5. The Future. Your jawbones and gums shrink up to 1/32 of an inch per year when your teeth are missing. This is one of the main disadvantages of dentures. Because of this shrinkage, you should plan to have your dentures and oral tissues evaluated by us at least every six (6) months. We will inform you when relining or rebasing of the dentures is necessary. Wearing ill-fitting dentures for too long without refitting can cause severe bone loss and very serious oral disease.

 

Implants

We have just completed the prosthesis for your oral implants. Such implants have been placed successfully for over 25 years. The following information will be interesting and useful for you relative to future expectations for your implants and the prosthesis placed on them.

Acceptance of dental implants by bone and gum tissue has been excellent, however a few implants fail. Additionally, the prosthesis that has been placed over the implants is subject to wear and/or breakage. Any of the following conditions that occur require your immediate attention. Please contact us if any of the following conditions occur:

  1. Feeling of looseness
  2. Peculiar
  3. Clicking or metallic snap while eating
  4. Breaking a piece of the prosthesis
  5. Redness in the gum tissue around the implant
  6. Feeling of the bite being different
  7. Pain

We have done our best to provide to you the highest quality service available. The continuing success of the implant and prosthesis is up to you. Please do the following items checked:

  1. Visit us for examination, scaling, and polishing at least once every six months.
  2. Clean the implant daily, especially before bedtime using:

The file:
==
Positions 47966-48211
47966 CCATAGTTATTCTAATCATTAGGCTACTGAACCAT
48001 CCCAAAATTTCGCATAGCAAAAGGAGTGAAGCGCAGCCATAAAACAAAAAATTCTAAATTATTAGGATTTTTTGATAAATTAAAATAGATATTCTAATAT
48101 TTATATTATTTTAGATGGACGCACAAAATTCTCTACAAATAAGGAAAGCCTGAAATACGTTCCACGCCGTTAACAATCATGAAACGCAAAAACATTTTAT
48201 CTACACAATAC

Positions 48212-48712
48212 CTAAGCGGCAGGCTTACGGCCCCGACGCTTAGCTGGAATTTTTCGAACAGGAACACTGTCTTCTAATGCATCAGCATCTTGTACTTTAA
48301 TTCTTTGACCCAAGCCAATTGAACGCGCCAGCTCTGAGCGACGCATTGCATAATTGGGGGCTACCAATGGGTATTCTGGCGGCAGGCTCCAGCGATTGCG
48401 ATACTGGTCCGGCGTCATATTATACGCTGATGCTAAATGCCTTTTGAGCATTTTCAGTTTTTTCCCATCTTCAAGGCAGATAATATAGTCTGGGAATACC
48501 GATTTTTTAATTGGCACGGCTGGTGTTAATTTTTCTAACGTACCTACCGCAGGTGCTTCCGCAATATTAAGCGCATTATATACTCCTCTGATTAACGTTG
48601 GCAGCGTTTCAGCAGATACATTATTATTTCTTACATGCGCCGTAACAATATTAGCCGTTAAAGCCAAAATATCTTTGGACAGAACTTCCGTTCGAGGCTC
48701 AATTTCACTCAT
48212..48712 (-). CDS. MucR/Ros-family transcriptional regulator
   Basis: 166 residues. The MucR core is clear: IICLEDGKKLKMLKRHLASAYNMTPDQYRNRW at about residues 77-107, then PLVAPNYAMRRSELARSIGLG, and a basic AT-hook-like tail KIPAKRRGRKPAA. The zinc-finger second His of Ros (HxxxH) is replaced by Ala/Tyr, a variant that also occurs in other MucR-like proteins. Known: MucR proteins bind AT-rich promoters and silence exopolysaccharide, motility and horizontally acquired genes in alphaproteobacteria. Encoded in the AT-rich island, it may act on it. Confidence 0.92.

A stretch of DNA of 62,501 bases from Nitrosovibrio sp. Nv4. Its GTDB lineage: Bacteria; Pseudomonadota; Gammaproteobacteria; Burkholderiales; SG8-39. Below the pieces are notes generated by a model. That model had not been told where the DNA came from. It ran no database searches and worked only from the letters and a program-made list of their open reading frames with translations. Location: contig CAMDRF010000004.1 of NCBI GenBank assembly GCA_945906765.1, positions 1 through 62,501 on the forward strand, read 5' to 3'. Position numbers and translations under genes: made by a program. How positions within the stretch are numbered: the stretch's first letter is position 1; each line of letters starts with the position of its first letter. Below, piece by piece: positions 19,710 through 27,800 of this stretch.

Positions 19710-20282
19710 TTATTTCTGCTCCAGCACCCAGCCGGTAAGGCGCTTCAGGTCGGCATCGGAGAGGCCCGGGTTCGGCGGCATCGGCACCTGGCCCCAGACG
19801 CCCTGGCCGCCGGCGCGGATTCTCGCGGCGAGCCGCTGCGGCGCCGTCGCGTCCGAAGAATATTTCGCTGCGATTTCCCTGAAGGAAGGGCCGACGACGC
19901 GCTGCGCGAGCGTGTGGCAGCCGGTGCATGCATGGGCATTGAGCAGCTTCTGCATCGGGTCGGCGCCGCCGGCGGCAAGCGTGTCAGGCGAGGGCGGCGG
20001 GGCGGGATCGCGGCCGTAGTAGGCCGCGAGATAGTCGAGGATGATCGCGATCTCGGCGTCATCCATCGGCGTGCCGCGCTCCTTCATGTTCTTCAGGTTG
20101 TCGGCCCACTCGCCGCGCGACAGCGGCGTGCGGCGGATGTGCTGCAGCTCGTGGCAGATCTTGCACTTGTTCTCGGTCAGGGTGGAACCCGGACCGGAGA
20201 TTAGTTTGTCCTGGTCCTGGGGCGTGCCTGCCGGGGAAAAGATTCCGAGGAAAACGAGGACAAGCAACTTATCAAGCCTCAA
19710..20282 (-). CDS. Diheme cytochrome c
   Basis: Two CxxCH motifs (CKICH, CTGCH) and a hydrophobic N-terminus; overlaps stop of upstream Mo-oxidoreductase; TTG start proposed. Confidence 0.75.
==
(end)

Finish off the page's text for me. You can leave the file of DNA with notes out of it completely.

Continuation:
___A. Floss
    ___B. Bridge cleaner
    ___C. Toothbrush
    ___D. Interplak mechanical toothbrush
    ___E. Peridex

Your failure to accomplish thorough cleaning of the implant prosthesis daily will compromise its longevity significantly. We expect years of service from this therapy. We recommend wearing a custom night guard in order to protect the investment you have made in your implant and crown. Almost everyone has experienced some type of parafunctional clenching and grinding movements at night time even if they themselves are not aware of this habit. Implants are engulfed in bone unlike natural teeth that are held into the bone by ligaments. This means that implants are not meant to accept any movement within their socket. Clenching and grinding can produce dangerous forces which can loosen the implant itself or implant components over time. A night guard can prevent this from occurring.

 

Veneers

We have placed porcelain veneers on your teeth. These restorations were placed with the finest materials and techniques available today. You should be aware of the following things about your restoration because, as with a fine automobile or watch, only your continuing care and concern can assure optimum service longevity.

Chewing: As with natural teeth, avoid chewing excessively hard foods on the veneered teeth (hard candy, ice, bones, etc.) because under extreme forces, the porcelain material can be broken from the teeth. Avoid biting directly into hard foods such as apples or corn on the cob as they may chip the porcelain.

Recalls: Visit us for examinations and check-ups at your regular six-month examination periods or during recommended recall visits. Often problems that are developing with the veneers can be found at an early stage and repaired easily, whereas waiting for a longer time may require redoing the entire restoration.

Preventative Procedures: To provide optimum longevity for your restorations, and to prevent future dental decay or supporting tissue breakdown, please use one of the following preventive procedures:
____ Brush with a toothpaste containing fluoride and floss after eating and before bedtime.
____ With a fluoride rinse, swish vigorously for at least 30 seconds – ideally immediately before bedtime.